Sale of Land Amendment Act: What You Need To Know
By Nafsika Palbas
6 August 2019
The Sale of Land Amendment Act 2019 (Vic) (the Amendment Act) was passed by the Victorian Parliament on 4 June 2019. The Amendment Act was introduced to Parliament on 21 August 2018, however its enactment was delayed by the intervening State election at the end of 2018.
The Act implements key outcomes of the Consumer Property Law Review’s examination of the Sale of Land Act 1962 (Vic) (the Act). The amendments aim to address ongoing issues in the Victorian property market, which the Government considers pose risks for consumers.
The Amendment Act has made a number of significant changes to the Act, which consumers and stakeholders within the Victorian property industry should be aware of. A summary of some key changes is as follows:
1. Sunset clauses – a developer’s ability to rescind residential off the plan contracts of sale is now restricted. This change applies retrospectively from 23 August 2018. For more info on this change, please see Part One: The Sun Sets on Developer’s Rights.
2. Increased vendor disclosure – in addition to the current requirements of section 32 of the Act, vendors and real estate agents must also now disclose “material facts” about a property to a purchaser (for example, a property’s past history as a drug laboratory or site of a homicide). It is an offence to ‘knowingly’ conceal any material fact. The Amendment Act authorises the Director of Consumer Affairs to publish guidelines on what is meant by “material fact,” which as of yet have not been published.
3. Greater protections for purchasers in land banking schemes –
(a) Vendors can only sell options in land banking schemes in accordance with section 29WH of the Act, otherwise purchasers have a right to rescind. Money paid by a purchaser for options must be held in trust by the vendor’s legal practitioner, conveyancer or licensed estate agent until the earlier of a plan of subdivision being registered or the date by which the option must be exercised.
(b) The maximum option exercise period is five years and this cannot be contracted out of.
(c) If a purchaser rescinds the agreement or the option exercise period expires, the purchaser’s money must be refunded.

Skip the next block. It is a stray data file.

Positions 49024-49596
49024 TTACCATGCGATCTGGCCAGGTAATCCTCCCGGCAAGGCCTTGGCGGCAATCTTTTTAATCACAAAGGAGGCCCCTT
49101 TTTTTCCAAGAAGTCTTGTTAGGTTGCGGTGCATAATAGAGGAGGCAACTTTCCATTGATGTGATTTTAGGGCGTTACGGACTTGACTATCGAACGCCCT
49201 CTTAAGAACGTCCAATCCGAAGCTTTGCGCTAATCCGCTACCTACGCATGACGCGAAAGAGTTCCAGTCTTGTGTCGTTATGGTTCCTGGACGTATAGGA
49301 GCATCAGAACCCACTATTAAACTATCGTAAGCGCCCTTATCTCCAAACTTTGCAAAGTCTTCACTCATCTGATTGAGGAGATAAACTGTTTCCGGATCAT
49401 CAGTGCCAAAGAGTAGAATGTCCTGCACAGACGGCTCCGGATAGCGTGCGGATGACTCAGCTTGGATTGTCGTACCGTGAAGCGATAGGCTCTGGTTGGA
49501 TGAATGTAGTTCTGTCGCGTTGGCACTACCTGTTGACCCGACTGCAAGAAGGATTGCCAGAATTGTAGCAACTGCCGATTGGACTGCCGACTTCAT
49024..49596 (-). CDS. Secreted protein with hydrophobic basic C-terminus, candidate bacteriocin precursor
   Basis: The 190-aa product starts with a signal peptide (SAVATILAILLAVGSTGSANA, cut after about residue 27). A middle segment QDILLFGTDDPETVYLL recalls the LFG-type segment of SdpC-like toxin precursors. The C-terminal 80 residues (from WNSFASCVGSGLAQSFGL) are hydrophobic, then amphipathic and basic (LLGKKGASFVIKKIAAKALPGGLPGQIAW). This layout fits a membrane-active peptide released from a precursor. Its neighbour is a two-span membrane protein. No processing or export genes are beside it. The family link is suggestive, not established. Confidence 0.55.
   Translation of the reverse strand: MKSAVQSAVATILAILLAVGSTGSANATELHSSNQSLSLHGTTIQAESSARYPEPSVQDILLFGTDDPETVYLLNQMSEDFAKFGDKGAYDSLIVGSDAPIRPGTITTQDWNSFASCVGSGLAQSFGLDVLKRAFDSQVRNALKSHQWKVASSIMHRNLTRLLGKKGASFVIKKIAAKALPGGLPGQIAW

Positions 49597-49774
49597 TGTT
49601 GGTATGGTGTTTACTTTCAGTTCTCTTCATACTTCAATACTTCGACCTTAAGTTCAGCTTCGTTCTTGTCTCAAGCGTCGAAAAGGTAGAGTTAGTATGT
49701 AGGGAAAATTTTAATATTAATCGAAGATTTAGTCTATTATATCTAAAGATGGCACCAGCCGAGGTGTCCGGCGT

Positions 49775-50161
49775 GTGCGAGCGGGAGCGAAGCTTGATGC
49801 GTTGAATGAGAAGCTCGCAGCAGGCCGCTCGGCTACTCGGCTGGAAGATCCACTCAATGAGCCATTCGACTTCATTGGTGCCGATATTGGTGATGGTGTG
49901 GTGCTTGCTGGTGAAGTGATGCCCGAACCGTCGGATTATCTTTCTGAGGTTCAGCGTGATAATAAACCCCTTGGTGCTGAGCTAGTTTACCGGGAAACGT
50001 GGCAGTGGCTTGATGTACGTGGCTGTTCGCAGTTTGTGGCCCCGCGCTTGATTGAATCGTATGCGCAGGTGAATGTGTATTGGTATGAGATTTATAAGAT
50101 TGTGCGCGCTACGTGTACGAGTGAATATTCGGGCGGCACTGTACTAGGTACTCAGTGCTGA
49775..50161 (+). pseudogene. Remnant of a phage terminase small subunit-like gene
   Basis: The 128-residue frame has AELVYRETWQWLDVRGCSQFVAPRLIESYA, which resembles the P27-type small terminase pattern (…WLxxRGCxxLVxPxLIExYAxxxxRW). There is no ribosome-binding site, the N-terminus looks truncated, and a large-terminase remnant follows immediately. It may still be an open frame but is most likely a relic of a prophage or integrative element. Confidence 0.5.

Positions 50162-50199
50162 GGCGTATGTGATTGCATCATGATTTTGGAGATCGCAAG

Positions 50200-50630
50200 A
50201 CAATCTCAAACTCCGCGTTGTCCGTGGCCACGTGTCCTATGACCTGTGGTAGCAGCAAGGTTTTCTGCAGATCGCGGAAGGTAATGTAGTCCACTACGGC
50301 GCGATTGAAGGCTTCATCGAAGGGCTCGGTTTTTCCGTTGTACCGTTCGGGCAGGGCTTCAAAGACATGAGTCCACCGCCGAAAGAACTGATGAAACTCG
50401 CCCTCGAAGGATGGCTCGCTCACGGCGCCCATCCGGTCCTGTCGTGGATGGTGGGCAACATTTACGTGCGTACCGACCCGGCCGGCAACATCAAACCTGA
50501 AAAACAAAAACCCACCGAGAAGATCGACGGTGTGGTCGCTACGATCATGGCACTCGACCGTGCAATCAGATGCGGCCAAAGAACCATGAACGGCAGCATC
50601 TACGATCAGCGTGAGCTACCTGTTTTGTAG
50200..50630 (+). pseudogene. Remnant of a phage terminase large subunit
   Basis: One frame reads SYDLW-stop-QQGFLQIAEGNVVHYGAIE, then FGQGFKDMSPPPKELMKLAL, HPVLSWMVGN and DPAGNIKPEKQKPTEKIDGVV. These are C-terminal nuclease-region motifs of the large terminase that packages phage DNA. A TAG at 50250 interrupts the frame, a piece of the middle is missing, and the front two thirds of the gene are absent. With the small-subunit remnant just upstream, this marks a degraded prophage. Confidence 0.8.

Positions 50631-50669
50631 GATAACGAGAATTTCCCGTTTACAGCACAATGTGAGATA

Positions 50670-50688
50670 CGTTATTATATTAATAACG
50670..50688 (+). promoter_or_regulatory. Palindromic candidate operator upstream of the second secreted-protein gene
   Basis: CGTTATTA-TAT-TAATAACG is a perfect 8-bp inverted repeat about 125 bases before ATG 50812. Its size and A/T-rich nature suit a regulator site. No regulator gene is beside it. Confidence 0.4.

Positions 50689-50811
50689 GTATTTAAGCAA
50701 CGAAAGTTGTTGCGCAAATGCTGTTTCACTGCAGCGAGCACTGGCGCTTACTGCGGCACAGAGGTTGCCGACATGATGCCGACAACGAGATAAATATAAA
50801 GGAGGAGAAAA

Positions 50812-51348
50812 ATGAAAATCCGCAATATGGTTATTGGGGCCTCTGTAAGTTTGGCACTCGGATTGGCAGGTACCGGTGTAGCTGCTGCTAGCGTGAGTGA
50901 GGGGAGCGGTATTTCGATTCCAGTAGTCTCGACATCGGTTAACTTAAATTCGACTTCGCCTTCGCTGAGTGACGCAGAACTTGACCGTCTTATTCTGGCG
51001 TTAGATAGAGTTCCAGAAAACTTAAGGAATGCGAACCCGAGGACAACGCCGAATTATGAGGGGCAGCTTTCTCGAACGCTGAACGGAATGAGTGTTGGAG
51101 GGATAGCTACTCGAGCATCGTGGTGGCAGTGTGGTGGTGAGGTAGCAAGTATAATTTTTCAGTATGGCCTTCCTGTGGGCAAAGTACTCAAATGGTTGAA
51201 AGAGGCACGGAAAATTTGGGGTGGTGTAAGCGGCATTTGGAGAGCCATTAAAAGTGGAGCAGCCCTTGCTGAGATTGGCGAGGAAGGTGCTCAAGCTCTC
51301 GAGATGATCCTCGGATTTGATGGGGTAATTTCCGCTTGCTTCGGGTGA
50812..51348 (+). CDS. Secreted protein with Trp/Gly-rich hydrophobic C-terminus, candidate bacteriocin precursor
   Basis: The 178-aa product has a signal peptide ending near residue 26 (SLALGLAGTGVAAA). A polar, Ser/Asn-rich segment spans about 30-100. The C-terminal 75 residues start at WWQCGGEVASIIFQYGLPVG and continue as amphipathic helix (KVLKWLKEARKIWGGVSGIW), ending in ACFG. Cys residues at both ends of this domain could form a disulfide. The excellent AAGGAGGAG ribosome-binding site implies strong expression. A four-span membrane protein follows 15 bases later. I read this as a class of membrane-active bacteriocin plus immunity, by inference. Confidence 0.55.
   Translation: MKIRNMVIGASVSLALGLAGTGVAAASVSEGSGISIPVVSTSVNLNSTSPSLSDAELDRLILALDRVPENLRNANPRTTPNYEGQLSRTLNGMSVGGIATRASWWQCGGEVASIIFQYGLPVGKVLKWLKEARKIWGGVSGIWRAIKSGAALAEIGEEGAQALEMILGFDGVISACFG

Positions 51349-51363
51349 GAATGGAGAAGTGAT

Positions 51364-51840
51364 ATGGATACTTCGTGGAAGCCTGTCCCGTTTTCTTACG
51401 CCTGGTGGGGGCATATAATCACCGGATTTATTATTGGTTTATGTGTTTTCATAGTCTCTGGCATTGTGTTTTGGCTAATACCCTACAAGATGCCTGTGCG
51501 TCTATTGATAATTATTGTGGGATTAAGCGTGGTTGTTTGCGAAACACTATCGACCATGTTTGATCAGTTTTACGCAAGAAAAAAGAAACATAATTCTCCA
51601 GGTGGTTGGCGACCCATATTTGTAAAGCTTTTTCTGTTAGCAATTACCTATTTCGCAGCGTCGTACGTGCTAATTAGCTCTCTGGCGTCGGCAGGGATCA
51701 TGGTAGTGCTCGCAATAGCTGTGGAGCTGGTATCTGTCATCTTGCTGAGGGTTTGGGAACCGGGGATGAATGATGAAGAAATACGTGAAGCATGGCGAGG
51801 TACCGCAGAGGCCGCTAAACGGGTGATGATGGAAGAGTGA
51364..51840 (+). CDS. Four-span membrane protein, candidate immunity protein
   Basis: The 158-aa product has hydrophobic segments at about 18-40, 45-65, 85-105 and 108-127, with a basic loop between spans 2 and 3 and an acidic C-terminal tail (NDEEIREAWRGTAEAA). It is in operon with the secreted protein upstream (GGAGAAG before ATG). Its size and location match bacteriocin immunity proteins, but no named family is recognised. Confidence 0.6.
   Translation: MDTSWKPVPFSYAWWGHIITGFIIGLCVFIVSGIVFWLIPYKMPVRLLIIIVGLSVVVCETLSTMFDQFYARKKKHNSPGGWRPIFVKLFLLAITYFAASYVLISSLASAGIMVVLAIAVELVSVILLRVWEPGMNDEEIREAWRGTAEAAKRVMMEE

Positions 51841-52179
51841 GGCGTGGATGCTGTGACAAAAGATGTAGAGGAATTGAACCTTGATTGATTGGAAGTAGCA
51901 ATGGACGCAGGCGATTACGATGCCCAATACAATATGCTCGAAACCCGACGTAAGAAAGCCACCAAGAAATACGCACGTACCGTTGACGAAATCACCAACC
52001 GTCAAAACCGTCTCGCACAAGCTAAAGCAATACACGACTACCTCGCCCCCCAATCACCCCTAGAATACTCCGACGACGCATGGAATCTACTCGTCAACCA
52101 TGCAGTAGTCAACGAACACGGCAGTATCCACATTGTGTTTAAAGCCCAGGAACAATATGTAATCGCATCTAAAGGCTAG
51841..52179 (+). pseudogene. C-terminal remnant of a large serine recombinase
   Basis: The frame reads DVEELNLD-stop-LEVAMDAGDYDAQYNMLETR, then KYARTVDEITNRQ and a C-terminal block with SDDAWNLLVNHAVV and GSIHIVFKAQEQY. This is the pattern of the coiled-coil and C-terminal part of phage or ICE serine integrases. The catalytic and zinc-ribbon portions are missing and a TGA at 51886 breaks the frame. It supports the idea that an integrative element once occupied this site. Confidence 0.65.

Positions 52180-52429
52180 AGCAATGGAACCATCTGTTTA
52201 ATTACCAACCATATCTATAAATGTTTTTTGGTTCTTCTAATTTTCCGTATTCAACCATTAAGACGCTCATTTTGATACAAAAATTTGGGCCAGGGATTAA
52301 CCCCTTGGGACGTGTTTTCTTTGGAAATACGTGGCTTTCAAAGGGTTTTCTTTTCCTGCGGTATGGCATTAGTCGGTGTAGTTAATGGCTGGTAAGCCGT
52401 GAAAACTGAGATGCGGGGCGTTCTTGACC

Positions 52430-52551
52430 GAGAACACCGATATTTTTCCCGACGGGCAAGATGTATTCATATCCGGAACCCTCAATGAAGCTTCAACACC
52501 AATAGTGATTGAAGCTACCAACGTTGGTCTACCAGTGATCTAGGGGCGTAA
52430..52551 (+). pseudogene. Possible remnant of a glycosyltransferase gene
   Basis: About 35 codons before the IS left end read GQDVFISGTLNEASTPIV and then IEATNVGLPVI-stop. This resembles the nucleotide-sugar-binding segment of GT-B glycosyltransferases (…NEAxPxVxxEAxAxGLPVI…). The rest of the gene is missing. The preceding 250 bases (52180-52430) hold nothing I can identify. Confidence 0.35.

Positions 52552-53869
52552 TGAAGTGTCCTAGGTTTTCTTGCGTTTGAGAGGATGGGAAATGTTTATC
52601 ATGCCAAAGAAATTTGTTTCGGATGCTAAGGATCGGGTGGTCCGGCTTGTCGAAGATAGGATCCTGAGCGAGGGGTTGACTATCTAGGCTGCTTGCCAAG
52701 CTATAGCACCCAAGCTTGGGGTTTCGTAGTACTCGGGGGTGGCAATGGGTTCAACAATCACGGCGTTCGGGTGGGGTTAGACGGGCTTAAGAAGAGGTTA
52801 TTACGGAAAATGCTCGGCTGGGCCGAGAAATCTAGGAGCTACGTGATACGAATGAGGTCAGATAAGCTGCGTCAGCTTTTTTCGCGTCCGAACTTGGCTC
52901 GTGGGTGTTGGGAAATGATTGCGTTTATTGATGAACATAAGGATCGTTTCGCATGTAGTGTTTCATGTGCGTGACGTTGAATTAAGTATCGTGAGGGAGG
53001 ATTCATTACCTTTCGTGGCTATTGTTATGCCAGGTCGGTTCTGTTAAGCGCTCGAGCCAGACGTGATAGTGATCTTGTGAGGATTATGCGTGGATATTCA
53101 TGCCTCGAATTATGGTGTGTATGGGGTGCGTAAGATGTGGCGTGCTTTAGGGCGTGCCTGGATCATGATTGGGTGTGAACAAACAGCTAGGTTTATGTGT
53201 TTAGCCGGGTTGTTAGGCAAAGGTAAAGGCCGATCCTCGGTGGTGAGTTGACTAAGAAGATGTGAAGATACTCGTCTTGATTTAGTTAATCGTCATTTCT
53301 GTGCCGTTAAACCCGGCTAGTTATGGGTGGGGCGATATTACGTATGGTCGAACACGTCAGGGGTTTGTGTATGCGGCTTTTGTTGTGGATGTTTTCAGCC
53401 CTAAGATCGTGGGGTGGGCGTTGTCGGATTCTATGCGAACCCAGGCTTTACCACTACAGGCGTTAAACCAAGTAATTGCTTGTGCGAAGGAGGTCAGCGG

These provisions do not apply to a land banking scheme administered by a registered managed investment scheme or a financial product issued by the holder of an Australian financial services licence.
4. Prohibiting certain ‘terms contracts’ and rent-to-by arrangements –
(a) Terms Contracts – vendors must not enter into terms contracts for the sale of residential land (other than agricultural land) for a price less than the amount prescribed in the regulations (which is not yet known).
(b) Rent-to-buy arrangements – rent-to-buy arrangements involve a purchaser taking possession of the property on a rental basis with an option to purchase the property at a future time. These arrangements are prohibited unless one of the parties is the Director of Housing or a registered housing association or the arrangements comply with guidelines yet to be issued by the Government.
It is an offence to arrange, broker, induce or advertise a terms contract or rent-to-buy arrangement in breach of these requirements.
Failure to comply could result in significant fines and potential jail time for vendors and third-party intermediaries.
The new laws on sunset clauses apply retrospectively from 23 August 2018, with all other amendments of the Amendment Act to be implemented by no later than 1 March 2020. We will monitor the implementation of the changes and provide a further update when they come into effect.
Please feel free to contact a member of our property law team to discuss these proposed amendments.
The material contained in this publication is meant to be informational only and is not to be construed as legal advice. Tisher Liner FC Law will not be held liable or responsible for any claim, which is made as a result of any person relying upon the information contained in this publication.
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